After New York Governor Andrew Cuomo finally admitted in December that expediting sports gambling activity in the Empire State would be a good thing, those who have been supporting the idea for the past couple of years found renewed hope in achieving their goal. Senator Joseph Addabbo and Assemblyman Gary Pretlow have been trying to get the state to speed up its rollout of sports gambling, but Cuomo repeatedly made it difficult. Now, facing a massive budget pothole, Cuomo has opened his eyes to reality and Pretlow is optimistic that the governor’s change of heart is going to help New York see sports gambling appear before the end of the year.
Cuomo, who has repeatedly come under fire for decisions that didn’t seem to be in the best interest of New Yorkers, was adamant that introducing more sportsbooks would be counterproductive and that online sports gambling, in particular, would require an amendment to the state’s constitution. However, he has completely changed his tune lately as he stares down at a multibillion-dollar budget shortage. Sports gambling and marijuana are seen as a way to offset those losses, and Addabbo is thankful. He recently told Casino.org, “I remain optimistic that should it be in the budget April 1st, with a little initiative, our state government can get it up and running by Sept. 9th, which is the first day of the NFL football season.”
New York has missed the boat when it comes to the potential revenue sports gambling could bring. The state has four sportsbooks, all upstate, that combined for $3.6 million in revenue this past January. Indiana, in the same month, saw $29.3 million in sports gambling revenue, and the state is only about one-third the size of New York in terms of population. At any time since legislation was approved in New York to allow sports gambling, the state could have expanded the number of approved operators, which would have gone a long way to combatting the fallout from the COVID-19 pandemic.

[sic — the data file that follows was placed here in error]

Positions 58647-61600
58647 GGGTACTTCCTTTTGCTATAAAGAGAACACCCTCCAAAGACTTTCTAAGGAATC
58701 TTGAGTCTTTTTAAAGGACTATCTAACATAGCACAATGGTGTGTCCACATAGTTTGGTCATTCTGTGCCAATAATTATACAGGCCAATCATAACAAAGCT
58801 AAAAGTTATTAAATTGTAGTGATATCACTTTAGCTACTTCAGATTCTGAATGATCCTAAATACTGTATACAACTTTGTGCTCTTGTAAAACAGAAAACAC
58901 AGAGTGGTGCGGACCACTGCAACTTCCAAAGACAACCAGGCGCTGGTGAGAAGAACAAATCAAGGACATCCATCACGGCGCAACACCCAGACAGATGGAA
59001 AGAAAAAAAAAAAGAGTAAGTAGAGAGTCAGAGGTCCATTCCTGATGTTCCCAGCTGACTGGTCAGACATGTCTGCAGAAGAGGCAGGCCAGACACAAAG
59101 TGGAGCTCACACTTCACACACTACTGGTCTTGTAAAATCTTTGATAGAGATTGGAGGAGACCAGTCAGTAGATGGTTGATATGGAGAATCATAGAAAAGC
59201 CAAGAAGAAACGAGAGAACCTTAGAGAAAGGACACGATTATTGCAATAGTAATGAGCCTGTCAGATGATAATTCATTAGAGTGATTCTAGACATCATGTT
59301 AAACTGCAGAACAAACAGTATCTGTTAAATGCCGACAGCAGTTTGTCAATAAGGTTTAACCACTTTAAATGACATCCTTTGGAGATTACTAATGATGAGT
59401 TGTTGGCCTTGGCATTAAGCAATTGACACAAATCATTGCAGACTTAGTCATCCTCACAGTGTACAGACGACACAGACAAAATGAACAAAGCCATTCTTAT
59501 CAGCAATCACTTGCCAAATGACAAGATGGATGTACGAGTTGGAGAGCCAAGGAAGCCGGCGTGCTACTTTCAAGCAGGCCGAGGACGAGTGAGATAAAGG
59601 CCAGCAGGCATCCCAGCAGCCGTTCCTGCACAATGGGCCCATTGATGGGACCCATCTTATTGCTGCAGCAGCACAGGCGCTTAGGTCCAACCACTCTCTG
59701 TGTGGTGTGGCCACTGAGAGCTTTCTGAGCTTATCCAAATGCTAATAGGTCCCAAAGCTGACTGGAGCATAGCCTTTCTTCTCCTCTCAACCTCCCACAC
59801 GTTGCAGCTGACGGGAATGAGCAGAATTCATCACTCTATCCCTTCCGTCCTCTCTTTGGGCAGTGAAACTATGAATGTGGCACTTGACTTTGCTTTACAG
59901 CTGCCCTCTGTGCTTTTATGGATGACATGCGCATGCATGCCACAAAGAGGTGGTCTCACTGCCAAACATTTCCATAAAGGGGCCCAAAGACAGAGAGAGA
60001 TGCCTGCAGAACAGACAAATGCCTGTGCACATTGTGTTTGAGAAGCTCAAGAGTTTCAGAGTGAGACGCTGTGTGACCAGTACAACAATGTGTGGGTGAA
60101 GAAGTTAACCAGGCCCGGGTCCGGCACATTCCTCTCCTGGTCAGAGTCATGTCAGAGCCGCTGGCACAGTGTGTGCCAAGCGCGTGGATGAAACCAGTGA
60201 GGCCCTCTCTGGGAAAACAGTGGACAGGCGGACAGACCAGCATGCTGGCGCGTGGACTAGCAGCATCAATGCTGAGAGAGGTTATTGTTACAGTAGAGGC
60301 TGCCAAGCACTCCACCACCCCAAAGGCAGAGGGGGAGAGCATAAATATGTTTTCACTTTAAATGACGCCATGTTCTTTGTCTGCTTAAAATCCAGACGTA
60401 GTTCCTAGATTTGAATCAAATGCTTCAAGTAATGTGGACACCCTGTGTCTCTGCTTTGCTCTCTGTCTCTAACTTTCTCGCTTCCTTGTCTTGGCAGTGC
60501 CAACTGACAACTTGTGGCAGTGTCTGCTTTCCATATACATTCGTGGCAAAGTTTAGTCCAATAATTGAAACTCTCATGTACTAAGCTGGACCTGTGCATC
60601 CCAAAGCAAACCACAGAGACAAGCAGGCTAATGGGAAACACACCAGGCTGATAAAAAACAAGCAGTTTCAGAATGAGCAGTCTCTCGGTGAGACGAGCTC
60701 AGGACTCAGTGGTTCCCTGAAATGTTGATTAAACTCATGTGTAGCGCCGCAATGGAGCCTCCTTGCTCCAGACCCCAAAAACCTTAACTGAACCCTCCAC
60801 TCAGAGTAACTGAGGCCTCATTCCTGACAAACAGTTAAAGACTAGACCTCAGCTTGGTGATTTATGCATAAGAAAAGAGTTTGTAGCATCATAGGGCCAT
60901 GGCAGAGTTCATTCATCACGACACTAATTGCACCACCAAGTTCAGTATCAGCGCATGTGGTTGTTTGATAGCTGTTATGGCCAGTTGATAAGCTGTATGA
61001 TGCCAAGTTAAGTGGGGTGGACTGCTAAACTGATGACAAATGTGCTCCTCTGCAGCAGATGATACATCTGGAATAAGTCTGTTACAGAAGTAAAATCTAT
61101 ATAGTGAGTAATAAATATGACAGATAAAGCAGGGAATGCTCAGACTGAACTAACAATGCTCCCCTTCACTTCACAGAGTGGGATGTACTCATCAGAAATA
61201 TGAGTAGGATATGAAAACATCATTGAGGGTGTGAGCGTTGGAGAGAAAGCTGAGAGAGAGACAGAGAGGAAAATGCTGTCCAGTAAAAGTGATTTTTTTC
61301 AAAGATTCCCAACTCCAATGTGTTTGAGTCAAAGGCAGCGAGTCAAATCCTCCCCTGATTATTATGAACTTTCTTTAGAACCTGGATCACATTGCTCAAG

Fortunately, New York hasn’t reached the point yet of being completely unstable. Addabbo believes, with the right mechanics, the state can get back on track, but adds, “We’re that car in the right lane with four wobbly wheels, and we’re limping along. And these other fast cars like (New) Jersey and Pennsylvania are whizzing by us. That’s an odd spot for New York to be in.”
Based on the senator’s proposal, which is still deep in negotiations, New York sportsbooks would pay 10% in taxes. Previous studies have shown that the local market could be worth as much as $1 billion a year, which would result in $100 million a year in tax revenue for New York. That alone should be enough for lawmakers to take the issue more seriously, especially considering New Yorkers are already heading across borders to place their bets. Addabbo knows that there’s still work to be done, though, and asserted to Casino.org, “I think that’s all part of the budget negotiations. How many skins and the license fee and the tax rate that is all part and parcel of the budget negotiations. It’s all part of the discussions that we’re going to have, and that’s where we’ll have to come to some agreement.”